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  1. #1

    Post

    Now that I know that I'm not the only backwoodsy person on this forum, I shall ask:
    Have any of you used your smoker for hide tanning? It seems like it would work really well- just make a "tipi" of the hide around the smoker. The contained burn would be a lot less trouble than maintaining a smouldering brush pile, and no worries about the hide falling onto the fire if one of the support sticks gives way.




  2. #2
    Join Date
    Aug 2002
    Location
    Nehawka, Nebraska USA
    Posts
    46,320

    Post

    >Now that I know that I'm not the only backwoodsy person on this forum, I shall ask:
    Have any of you used your smoker for hide tanning?

    I assume you just mean for smoking a hide you've already tanned, because smoke won't tan a hide.

    I have not used a smoker. I have used a can of sawdust, a pile of sawdust, wood chips etc. If you make the tipi and make sure the wood is just wet enough to smolder it works well. I think the smoker will go out too easily.

    But then I haven't tried it.

  3. #3
    Join Date
    Aug 2002
    Location
    Nehawka, Nebraska USA
    Posts
    46,320

    Post

    My favorite is to just take it with me camping and hang it in the smoke in the tipi. The real tipi, not one made out of the hide.

  4. #4
    Join Date
    May 2004
    Location
    Freedom, PA USA
    Posts
    222

    Post

    Isn't there some sort of brain tanning method you use smoke with?

  5. #5
    Join Date
    Mar 2004
    Location
    Hookstown PA USA
    Posts
    581

    Post

    I have always just used the smoke for color. Chemically it does very little except help with water proofing.

  6. #6
    Join Date
    Aug 2002
    Location
    Nehawka, Nebraska USA
    Posts
    46,320

    Post

    Smoking's practical use is waterproofing. When you "tan" leather you break the grain so that instead of being hard and shiny (like raw hide) it gets soft and supple. If it is not smoked then when it gets wet the fibers in the "grain" can get glued back together. If it's smoked the smoke keeps them from sticking to each other.

    Of course the aethetic use is to give it a nice brown color. Brain "tanned" leather is white, which is pretty, but shows dirt very badly and, as we said, isn't very waterproof.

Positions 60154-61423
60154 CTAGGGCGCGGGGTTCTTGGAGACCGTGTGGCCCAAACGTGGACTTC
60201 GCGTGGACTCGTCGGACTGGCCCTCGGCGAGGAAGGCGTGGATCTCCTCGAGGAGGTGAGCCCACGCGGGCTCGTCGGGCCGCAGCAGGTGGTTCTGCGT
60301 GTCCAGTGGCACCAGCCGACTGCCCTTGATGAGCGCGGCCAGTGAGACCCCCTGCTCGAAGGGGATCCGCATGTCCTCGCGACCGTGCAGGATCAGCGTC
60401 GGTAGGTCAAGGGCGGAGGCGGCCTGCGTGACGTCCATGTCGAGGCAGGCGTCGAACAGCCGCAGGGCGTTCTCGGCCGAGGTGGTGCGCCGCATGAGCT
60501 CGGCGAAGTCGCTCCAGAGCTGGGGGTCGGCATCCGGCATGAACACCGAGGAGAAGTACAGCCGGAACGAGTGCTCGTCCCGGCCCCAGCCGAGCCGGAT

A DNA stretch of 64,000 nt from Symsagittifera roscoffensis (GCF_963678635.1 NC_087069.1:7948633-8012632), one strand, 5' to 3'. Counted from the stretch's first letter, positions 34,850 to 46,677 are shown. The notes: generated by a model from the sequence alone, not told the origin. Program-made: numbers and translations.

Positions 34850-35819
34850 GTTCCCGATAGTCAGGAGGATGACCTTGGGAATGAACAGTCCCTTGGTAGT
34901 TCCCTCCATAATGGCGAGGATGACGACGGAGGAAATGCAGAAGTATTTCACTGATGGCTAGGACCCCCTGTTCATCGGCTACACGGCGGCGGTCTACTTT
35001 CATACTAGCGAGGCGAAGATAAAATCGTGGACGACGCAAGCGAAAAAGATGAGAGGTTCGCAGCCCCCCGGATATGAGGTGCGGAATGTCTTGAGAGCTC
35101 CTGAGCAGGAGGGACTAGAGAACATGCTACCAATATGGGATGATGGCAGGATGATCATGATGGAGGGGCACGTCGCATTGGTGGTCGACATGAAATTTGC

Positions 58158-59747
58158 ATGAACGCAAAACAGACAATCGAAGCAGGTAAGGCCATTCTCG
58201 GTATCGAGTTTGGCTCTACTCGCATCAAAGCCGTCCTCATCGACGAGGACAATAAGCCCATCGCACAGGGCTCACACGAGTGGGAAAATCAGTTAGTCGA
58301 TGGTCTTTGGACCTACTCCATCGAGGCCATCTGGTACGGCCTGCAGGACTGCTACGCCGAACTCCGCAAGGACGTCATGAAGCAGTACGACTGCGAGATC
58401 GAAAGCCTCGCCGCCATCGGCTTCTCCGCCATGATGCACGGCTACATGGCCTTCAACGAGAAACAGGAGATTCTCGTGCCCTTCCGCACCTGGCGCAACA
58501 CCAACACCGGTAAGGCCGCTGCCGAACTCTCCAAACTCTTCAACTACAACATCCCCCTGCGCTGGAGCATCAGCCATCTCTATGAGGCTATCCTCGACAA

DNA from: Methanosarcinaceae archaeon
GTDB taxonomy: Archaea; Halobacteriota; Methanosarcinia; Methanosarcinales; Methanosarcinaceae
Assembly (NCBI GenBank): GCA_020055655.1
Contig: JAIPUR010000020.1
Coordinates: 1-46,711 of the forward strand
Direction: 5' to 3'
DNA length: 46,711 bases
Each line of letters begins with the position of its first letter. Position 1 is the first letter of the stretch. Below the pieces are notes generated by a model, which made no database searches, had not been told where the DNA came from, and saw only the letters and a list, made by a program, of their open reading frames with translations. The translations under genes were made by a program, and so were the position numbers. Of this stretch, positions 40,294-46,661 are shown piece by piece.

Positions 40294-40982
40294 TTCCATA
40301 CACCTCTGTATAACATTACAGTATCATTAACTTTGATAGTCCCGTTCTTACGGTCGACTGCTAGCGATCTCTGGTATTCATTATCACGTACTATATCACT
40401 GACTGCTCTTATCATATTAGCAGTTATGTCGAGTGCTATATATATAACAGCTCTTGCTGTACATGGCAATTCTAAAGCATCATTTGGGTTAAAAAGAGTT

In theory "tanning" involves tannic acid, usually from oak trees or box of chemicals. Brain "tanning" is not technically tanning. It has a similar end result (soft leather instead of rawhide) but gets there by different methods.

  7. #7
    Join Date
    Feb 2003
    Location
    Columbia, South Carolina USA
    Posts
    2,598

    Post

    edited

    [This message has been edited by kgbenson (edited September 16, 2004).]

  8. #8
    Join Date
    May 2004
    Location
    Tiller, Oregon USA
    Posts
    209

    Post

    I've brain tanned using the Sioux Indian method. It is work intensive but effective. Right now I've got angora goat raw hides, stiff as cardboard, laying all over the place Just not enough time to tan. It's on the list of "things to do". Right around #8,672 I believe.

    [spelling again] [/spelling]
    ------------------
    the ~ox-{ at www.singingfalls.com

    [This message has been edited by ox (edited September 16, 2004).]

  9. #9
    Join Date
    Mar 2004
    Location
    Hookstown PA USA
    Posts
    581

    Post

    Brain tanning is really just preserving it with oil. The test is to boil a piece of the leather. If it is tanned it will not curl. If it curls it is not a "true" tanning.

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